Guest column/Wellness by another yardstick
There is a closet in our home around which carbon inscriptions appear, ancient hieroglyphics dating back to earlier times. On closer inspection, one notices they are merely pencil markings with corresponding notations, each signifying the height of one of our boys at a specific occasion in their past, such as “Easter ’08” or “Graduation.”
This ritual is as much about recollections as it is measurements, a tribute of sorts to our sons’ identities as well as the growth of their frames. I think of it as a “living” memorial.
Measuring physical characteristics usually begins before birth when the obstetrician gauges a baby’s heartbeat. And of course at delivery time the question asked is, “How much does he weigh?” Follow-up queries also point to a fascination with bodily assessment: “Does he have hair? Is his skin clear? His eyes?”
This routine is carried on throughout adulthood, especially as it relates to a person’s health care. There is a plethora of things to measure starting with blood pressure, body mass index and the like, all part of the effort to prolong life and add to its quality. What is often left out is any evaluation of spiritual qualities and their connection to the advancement of health.
“The measure of life shall increase by every spiritual touch,” once wrote Mary Baker Eddy. Don’t most of us evaluate life more in spiritual terms than physical ones? When thinking of a friend or family member, it’s the spiritual qualities that really define them for us, attributes like compassion, intelligence, joyfulness, etc. Life is more about our connections to the sacred and one another, to the moments and events in our daily experience that shape us.
It seems practical that if the yardstick by which we measure our lives is for the most part spiritual in nature, we should approach our health in a similar manner.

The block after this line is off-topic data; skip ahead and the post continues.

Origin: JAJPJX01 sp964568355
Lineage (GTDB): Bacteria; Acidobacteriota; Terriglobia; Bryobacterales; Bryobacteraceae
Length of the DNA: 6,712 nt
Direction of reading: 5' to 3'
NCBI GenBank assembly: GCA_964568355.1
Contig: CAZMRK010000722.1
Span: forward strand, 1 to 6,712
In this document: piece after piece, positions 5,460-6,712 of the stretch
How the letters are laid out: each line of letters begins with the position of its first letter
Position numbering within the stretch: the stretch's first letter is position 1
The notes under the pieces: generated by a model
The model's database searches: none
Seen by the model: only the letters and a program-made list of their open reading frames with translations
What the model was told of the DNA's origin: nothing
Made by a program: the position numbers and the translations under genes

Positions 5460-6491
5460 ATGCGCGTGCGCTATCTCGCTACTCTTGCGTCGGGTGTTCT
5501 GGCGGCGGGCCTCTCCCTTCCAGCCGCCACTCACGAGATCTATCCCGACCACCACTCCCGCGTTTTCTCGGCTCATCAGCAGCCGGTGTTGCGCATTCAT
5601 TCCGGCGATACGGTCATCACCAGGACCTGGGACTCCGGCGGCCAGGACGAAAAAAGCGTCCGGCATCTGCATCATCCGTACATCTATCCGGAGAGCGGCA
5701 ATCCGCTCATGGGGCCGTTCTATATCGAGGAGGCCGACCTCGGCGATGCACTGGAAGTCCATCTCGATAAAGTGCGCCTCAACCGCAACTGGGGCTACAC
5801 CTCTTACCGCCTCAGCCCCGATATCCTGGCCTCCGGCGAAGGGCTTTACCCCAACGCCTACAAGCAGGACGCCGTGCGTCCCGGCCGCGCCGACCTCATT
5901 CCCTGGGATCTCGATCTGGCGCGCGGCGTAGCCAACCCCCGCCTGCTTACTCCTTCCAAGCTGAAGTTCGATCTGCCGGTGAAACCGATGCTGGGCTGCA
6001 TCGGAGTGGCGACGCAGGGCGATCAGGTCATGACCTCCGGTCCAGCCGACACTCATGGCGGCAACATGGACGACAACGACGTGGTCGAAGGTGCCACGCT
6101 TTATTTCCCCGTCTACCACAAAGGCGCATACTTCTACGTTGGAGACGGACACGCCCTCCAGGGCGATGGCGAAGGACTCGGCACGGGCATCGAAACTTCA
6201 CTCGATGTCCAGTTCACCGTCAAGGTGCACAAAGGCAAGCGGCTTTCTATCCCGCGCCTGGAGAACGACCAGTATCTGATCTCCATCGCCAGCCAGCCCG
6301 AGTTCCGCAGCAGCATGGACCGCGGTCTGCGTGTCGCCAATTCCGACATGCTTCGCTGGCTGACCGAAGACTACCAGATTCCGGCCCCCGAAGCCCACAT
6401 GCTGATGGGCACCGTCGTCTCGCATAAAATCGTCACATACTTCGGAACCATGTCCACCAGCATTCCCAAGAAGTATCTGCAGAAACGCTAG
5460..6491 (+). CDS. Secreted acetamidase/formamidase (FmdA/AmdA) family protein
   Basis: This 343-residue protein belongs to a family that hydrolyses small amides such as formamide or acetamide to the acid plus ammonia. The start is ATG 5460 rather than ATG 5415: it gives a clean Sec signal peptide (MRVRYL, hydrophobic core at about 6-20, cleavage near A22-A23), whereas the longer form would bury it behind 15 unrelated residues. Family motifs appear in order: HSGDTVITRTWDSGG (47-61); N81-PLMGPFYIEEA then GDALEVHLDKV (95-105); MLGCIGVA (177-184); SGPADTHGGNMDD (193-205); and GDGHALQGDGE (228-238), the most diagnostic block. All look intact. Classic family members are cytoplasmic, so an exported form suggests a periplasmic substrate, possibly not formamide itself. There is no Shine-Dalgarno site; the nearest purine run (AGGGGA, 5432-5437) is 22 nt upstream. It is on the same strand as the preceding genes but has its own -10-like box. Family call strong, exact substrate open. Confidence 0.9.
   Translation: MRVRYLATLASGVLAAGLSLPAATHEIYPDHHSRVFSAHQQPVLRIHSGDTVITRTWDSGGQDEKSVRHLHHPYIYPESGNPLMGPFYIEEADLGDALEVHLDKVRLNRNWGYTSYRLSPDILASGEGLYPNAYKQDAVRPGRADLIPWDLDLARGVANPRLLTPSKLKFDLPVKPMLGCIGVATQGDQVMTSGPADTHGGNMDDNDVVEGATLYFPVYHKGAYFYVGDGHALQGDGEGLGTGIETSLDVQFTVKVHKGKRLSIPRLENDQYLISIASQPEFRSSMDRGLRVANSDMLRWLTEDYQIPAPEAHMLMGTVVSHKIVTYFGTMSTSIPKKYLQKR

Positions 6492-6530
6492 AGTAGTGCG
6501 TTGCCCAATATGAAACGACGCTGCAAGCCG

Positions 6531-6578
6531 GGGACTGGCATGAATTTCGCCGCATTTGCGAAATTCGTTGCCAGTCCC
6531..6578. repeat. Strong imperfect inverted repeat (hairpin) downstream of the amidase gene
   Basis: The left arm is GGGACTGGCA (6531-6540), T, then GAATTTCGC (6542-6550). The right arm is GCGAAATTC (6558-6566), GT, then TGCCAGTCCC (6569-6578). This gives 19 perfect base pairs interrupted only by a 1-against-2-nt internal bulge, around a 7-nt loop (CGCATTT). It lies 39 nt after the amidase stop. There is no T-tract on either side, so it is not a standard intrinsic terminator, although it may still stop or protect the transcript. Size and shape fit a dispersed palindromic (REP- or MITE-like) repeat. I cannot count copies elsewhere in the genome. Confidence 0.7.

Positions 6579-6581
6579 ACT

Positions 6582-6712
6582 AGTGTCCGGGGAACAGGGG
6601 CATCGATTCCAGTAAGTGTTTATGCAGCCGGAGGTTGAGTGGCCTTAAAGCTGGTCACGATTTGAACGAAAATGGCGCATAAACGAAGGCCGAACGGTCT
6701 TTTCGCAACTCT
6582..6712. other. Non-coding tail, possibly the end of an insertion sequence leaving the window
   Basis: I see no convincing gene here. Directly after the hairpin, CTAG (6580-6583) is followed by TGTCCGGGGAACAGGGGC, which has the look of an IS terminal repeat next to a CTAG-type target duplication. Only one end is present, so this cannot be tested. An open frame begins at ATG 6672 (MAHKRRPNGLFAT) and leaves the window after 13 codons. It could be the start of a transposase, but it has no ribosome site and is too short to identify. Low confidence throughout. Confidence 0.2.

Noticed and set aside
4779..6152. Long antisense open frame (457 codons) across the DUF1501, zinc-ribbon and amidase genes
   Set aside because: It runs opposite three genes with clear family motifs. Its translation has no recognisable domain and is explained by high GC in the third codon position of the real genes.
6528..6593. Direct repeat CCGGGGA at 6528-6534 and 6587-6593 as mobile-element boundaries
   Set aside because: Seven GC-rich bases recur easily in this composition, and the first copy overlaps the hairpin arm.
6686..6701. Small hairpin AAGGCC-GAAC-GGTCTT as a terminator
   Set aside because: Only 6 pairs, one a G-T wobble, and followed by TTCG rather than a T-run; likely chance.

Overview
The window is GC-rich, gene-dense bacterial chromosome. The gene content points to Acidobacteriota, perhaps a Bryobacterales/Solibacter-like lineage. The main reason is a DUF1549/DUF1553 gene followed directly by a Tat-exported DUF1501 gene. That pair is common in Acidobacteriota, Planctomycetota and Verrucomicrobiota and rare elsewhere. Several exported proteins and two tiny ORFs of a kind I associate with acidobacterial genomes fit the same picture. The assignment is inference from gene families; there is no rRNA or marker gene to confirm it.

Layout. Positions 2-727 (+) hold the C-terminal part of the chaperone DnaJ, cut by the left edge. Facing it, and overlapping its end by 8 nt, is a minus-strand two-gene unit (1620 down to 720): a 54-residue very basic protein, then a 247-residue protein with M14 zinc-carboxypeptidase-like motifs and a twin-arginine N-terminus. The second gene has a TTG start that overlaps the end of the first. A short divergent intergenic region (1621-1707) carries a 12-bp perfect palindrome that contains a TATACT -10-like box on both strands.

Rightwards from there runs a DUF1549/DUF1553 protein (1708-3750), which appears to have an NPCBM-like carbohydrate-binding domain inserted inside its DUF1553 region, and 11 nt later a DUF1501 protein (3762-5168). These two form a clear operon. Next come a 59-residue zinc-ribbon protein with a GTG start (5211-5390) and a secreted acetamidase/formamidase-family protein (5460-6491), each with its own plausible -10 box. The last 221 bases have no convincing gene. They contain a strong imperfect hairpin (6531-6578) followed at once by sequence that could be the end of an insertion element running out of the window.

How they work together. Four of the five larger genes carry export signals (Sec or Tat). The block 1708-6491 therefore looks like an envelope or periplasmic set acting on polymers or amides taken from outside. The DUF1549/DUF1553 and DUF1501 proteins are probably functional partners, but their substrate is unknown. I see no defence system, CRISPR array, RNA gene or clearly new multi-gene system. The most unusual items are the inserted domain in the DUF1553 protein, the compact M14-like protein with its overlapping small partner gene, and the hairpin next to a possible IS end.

Dr. Christina Puchalski is working on that. The director of the George Washington Institute for Spirituality and Health at George Washington University in Washington, D.C., is a forerunner in the movement to integrate spirituality into health care in both the clinical setting and in medical education.
Yes, spirituality means something different to anyone you might note. It’s a personal thing. But that hasn’t stopped Puchalski and other physicians and researchers from finding a workable definition that helps in measuring the impact of spirituality on health outcomes and championing its inclusion in medical practices.
Puchalski calls spirituality an essential part of a person’s humanity and a critical factor in health and well-being. “Spirituality should be considered a patient vital sign,” she told attendees last year at the Fifth-Annual Medical-Spirituality Conference sponsored by the Boonshoft School of Medicine.
An intriguing idea: Assessing the impact on the body of influences that are outside the physical. It opens up many new possibilities in curing what ails us.
Meanwhile, the pencil markings around our closet have reached as high as they can go. They cannot keep pace with our boys who have “grown up”, but whose identities continue to progress as the result of their spiritual nature. Perhaps the same can be said of medicine and the goal of health and healing: the measuring of physical characteristics and relationships can only go so far, before one’s spiritual identity must be considered and then embraced.
(Salt is a writer and blogger covering health, spirituality and thought. He is a Christian Science practitioner.)